Fuller describes his objection to Scott Walker’s 2011 attempt to lift the voucher caps for income and seats. He stated at the time, that if the proposed income caps were lifted, “this is where I get off the train.” He’s still onboard. He accepted a compromise that he claims “would allow more people with slightly higher incomes” to receive vouchers. The compromise allows for households making $77,000 per year to be eligible. Also, the majority of new voucher recipients, from the expansion statewide, were already enrolled in private schools.
When making such compromises Fuller is well aware of the direction vouchers are going in Wisconsin. The voucher program started with 300 students and was clearly designated for low-income families. There are now over 25,000 Milwaukee students in the program and it now has no cap for enrollment. The Milwaukee voucher program places it as the second largest school district in the state of Wisconsin.
With the recent re-election of Scott Walker and the strengthening of the Wisconsin Republican-led legislature, a “voucher in every backpack” of every Wisconsin student has become the right-wing clarion call.
Increasing access to college must be a key goal for all educators. But it rings hollow to think that it alone will be transformational for Black, Latino and other low-income communities – or achievable without drastic economic changes as well. We must teach our children to be part of a tide that raises all boats. Whether in Ferguson or Milwaukee, communities cannot afford for anyone to be silent.
Throughout U.S. history many community and political leaders have remained silent on the most important issues of the day giving them access to some of America’s most powerful men and money. Today the billionaire class and their representatives in the political arena are the source of an affront on the poor and working class. Whether it is–education, voting rights, mass incarceration, discrimination, employment, immigration, policing or stand your ground laws –the people are under attack. It is the obligation of all progressive-minded people to take a stand and speak truth to power against this offensive.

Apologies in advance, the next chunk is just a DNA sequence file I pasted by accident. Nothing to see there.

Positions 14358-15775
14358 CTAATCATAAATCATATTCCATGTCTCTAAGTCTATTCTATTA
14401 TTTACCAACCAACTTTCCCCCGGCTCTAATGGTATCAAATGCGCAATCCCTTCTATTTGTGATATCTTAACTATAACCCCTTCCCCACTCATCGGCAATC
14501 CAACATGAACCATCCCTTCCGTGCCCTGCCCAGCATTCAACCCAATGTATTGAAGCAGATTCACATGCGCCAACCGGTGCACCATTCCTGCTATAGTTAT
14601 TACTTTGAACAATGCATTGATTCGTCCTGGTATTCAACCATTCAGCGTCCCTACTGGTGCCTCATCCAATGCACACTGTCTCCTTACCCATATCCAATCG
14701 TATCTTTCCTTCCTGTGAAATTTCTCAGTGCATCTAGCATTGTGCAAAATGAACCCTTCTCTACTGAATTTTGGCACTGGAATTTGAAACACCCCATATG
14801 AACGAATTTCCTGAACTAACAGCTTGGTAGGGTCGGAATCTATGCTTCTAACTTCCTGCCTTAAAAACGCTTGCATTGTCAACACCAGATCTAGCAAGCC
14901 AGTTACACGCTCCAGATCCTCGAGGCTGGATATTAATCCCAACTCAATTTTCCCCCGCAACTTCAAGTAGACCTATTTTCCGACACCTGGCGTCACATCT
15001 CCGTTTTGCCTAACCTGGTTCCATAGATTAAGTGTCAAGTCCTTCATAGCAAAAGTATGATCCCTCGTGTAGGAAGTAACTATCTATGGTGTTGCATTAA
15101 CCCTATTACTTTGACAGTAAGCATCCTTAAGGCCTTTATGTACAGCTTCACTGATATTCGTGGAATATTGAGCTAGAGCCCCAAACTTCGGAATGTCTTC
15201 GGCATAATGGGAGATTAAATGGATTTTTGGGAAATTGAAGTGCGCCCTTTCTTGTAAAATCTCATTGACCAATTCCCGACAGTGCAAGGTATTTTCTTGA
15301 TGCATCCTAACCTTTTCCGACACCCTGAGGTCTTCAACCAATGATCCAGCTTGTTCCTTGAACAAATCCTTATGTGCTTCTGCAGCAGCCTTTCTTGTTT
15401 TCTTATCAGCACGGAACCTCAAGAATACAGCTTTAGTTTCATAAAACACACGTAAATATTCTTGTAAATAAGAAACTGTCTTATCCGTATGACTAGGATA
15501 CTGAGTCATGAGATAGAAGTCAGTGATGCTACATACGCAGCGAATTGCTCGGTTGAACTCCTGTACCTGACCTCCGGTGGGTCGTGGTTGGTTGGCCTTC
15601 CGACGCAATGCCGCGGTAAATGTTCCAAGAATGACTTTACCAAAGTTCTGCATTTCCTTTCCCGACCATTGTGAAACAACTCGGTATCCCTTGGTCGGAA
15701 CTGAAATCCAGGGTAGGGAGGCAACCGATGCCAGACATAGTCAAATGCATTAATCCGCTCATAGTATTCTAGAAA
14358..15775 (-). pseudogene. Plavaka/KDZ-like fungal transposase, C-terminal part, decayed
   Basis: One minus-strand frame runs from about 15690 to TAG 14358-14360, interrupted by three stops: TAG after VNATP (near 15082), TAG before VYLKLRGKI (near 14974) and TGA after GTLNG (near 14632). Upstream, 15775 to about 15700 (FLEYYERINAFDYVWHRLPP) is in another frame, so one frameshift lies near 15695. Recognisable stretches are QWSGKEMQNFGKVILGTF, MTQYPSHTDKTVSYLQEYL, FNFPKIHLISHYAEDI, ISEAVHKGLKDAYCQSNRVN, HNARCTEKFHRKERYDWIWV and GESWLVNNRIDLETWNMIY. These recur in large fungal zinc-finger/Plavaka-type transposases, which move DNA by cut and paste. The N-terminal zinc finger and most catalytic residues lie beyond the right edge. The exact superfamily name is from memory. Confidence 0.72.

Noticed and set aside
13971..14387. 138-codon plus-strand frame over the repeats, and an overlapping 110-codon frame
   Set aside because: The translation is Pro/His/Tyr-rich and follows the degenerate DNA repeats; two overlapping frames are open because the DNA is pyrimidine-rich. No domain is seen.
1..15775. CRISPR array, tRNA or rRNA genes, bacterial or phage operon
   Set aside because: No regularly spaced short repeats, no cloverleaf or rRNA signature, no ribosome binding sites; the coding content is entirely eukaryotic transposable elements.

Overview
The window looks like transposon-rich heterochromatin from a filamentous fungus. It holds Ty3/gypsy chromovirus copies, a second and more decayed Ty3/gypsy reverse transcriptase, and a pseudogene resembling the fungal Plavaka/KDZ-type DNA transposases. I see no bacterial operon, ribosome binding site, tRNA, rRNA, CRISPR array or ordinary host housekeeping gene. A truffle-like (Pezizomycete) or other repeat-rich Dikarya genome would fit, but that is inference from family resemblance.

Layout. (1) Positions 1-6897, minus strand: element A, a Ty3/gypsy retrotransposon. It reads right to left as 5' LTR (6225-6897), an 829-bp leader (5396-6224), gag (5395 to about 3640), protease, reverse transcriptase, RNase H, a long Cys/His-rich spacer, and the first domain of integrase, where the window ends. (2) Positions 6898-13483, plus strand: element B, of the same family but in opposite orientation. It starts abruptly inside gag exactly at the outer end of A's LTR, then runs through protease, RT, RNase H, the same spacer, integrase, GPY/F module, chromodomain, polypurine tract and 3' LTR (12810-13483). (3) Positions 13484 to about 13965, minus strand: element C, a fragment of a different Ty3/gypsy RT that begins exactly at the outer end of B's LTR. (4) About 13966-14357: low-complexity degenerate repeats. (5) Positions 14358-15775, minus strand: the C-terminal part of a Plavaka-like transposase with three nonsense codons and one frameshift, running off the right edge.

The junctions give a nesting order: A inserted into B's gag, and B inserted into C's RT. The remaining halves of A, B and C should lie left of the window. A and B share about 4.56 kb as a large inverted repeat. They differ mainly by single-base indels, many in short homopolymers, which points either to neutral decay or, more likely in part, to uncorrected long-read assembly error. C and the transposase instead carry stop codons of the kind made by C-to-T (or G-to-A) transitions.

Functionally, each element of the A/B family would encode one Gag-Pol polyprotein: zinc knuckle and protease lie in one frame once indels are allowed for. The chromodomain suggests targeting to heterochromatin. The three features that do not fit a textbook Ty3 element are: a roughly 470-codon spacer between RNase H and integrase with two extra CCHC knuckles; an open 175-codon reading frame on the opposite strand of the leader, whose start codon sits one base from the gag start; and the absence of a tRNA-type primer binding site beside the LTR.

G.W. Bush, the Waltons, the Bradley Foundation, Tea Party Republicans, ALEC laws—Is their intention the liberation of poor communities and communities of color? The truth is that they are the power, the status quo, that must concede for progress to occur.
While Howard Fuller may try to rest on his past militant laurels, in life’s journey where we end up is more important than where we started. An alliance today with the Waltons, the Bradley Foundation, and Tea Party Republicans is an insult to those who have fought in the past and an affront to those fighting today for social justice and who continue to speak truth to power.